Corresponding author. Tel.: þ 7 343 267 87 79. E-mail address: alfi[email protected] (A. Spirina). 0022-2313/& 2015 Elsevier B.V. All rights reserved.

triplets (t2g) and doublets (eg) which split due to the spin–orbit interaction. In addition, the electric dipole transition from the 1S0 ground term is allowed for 18 out of 20 levels of this configuration. As a result, up to four broad intense bands of absorption were observed in cubic crystals at λ o 400 nm. Moreover, in Refs. [7–14] a broad luminescence band in the visible spectral range was observed for all the crystals. The spectra of absorption and luminescence of an Yb2 þ ion in the yttrium aluminium garnet single crystals and optical ceramics activated by ytterbium were shown to be significantly different from those considered above. This difference was first observed in work [15] where, apart from the UV absorption band at 380 nm, a strong long wavelength band at 670 nm was detected in γ-irradiated Yb:YAG single crystals. Similar absorption bands at 380 and 640 nm in Yb:YAG single crystals with Si4 þ ions introduced for stabilization of divalent ytterbium ions were later observed in Ref. [16]. Three broad absorption bands at 280, 400, and 660 nm in Yb:YAG single crystals were registered in Ref. [17]. Two broad absorption bands at 390 and 650 nm were detected in epitaxial Yb:YAG films [18]. The authors of all the abovementioned papers related the observed absorption bands to the 4f–5d optical transitions of Yb2 þ ions. However, the ytterbium Lα-line valence shift measurements in Yb:YAG crystals with a changed Yb-concentration and colouration degree in Ref. [19] showed no ytterbium ions with a filled 4f14 shell. The absorption bands at 280, 375, and 625 nm in the transmission spectrum of the transparent Yb:YAG ceramics were manifested in Refs. [20–22]. It was suggested in Ref. [20] that these bands emerge due to absorption by colour centres containing both Yb2 þ ions and oxygen vacancies arisen from the vacuum sintering


V. Solomonov et al. / Journal of Luminescence 169 (2016) 151–155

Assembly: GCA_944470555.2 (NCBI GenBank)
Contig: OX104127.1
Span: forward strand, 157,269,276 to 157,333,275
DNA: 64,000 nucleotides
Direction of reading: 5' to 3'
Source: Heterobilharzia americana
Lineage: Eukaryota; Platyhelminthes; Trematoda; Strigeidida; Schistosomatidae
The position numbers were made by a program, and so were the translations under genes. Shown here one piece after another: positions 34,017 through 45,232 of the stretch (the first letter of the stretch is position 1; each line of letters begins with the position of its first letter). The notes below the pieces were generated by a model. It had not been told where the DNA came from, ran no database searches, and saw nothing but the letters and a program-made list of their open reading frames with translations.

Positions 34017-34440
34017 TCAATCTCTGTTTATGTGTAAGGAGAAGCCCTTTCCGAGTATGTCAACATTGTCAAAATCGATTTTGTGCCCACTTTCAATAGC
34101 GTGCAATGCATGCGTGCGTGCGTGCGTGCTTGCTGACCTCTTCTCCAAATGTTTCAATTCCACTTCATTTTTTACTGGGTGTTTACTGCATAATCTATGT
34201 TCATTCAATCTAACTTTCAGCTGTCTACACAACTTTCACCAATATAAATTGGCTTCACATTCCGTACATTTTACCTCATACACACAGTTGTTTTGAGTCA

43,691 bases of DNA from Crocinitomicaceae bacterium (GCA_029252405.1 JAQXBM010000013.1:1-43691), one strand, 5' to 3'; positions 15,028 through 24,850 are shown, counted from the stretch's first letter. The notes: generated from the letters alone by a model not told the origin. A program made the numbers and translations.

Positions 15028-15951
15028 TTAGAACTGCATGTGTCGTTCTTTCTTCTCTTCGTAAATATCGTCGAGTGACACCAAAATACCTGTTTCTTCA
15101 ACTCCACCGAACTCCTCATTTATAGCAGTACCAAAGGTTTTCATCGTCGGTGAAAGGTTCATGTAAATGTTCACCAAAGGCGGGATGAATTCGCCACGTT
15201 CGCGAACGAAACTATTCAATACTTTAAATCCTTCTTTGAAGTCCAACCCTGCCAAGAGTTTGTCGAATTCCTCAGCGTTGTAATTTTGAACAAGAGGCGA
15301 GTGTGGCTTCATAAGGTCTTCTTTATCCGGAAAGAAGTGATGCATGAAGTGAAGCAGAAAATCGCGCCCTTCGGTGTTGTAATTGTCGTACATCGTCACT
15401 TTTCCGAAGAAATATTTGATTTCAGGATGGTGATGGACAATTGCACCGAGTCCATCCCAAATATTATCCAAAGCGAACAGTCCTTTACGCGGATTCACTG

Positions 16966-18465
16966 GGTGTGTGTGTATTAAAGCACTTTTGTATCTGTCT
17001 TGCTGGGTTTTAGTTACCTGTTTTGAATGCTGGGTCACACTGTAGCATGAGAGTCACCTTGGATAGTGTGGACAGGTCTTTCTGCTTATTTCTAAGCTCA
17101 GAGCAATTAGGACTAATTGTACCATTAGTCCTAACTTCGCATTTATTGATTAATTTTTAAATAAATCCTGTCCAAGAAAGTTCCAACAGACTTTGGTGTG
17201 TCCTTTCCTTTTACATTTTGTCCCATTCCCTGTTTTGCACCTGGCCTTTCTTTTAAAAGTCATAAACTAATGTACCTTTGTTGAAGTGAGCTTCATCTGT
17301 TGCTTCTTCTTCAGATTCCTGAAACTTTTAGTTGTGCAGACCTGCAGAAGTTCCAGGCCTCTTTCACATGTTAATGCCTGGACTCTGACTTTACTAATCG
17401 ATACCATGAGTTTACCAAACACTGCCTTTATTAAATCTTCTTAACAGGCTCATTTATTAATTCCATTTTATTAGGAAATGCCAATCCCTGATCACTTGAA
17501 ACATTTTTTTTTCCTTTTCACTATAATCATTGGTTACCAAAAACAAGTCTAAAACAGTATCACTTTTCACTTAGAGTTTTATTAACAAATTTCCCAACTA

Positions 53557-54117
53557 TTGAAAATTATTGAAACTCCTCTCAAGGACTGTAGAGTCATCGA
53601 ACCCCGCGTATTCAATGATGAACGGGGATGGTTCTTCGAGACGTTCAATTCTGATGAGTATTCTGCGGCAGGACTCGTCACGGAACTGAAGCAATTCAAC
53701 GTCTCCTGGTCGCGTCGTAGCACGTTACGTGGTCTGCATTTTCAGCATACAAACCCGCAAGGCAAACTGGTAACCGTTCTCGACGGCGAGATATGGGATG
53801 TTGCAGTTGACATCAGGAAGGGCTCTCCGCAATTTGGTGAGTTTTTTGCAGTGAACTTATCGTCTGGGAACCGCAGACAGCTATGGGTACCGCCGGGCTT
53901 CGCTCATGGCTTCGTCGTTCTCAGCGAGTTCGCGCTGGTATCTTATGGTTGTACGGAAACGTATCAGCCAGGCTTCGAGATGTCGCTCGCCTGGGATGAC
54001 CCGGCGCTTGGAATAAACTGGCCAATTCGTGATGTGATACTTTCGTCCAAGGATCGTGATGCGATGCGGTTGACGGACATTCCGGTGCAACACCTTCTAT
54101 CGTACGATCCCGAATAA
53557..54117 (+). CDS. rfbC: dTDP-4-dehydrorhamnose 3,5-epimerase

of ceramics. This assumption is based on the fact that these bands disappear from the transmission spectrum of the same ceramics samples annealed in air for 35 h at 1400 °C. In Ref. [22] the ground state electron configuration of an Yb2 þ ion belonging to a colour centre was assumed to be 4f136s instead of 4f14, similar to other crystal matrices [7–14]. Little information on YAG luminescence relating to an Yb2 þ ion was offered in Refs. [15–17,20,21]. Two bands in the visible spectral range of X-ray luminescence in epitaxial Yb:YAG films were discovered in Ref. [18]. Two bands were observed in the films grown on a lead oxide substrate with a ytterbium content of less than 40 at%: one with a maximum at 580 nm and another in the range of 650–750 nm. Two bands were observed in the films grown on a bismuth oxide substrate; however, their maxima were located at 480 nm and 580 nm. The authors [18] supposed the location bands of 480 nm and 580 nm is result from the intracenter 5d–4f transfers of Yb2 þ ions. The bands at 330 nm and 500 nm in samples with ytterbium content of 40 at% were observed in Ref. [18]. The authors of Ref. [18] attributed these bands to the radiative transitions of Yb3 þ ions to the 2F5/2,7/2 levels with the charge transfer. In the visible spectral range of the pulsed cathodoluminescence [22], the narrow well-structured lines exhibiting the maxima in the range of 591–711 nm were observed, with the exception of two broad bands at 325 nm and 520 nm, which are believed to be the result of Yb2 þ radiation. Despite the abovementioned extensive research efforts, a clear understanding of the nature of absorption and luminescence bands of Yb:YAG single crystals and ceramics is still lacking. The purpose of this paper is to specify the nature of the absorption and luminescence centres in Yb:YAG.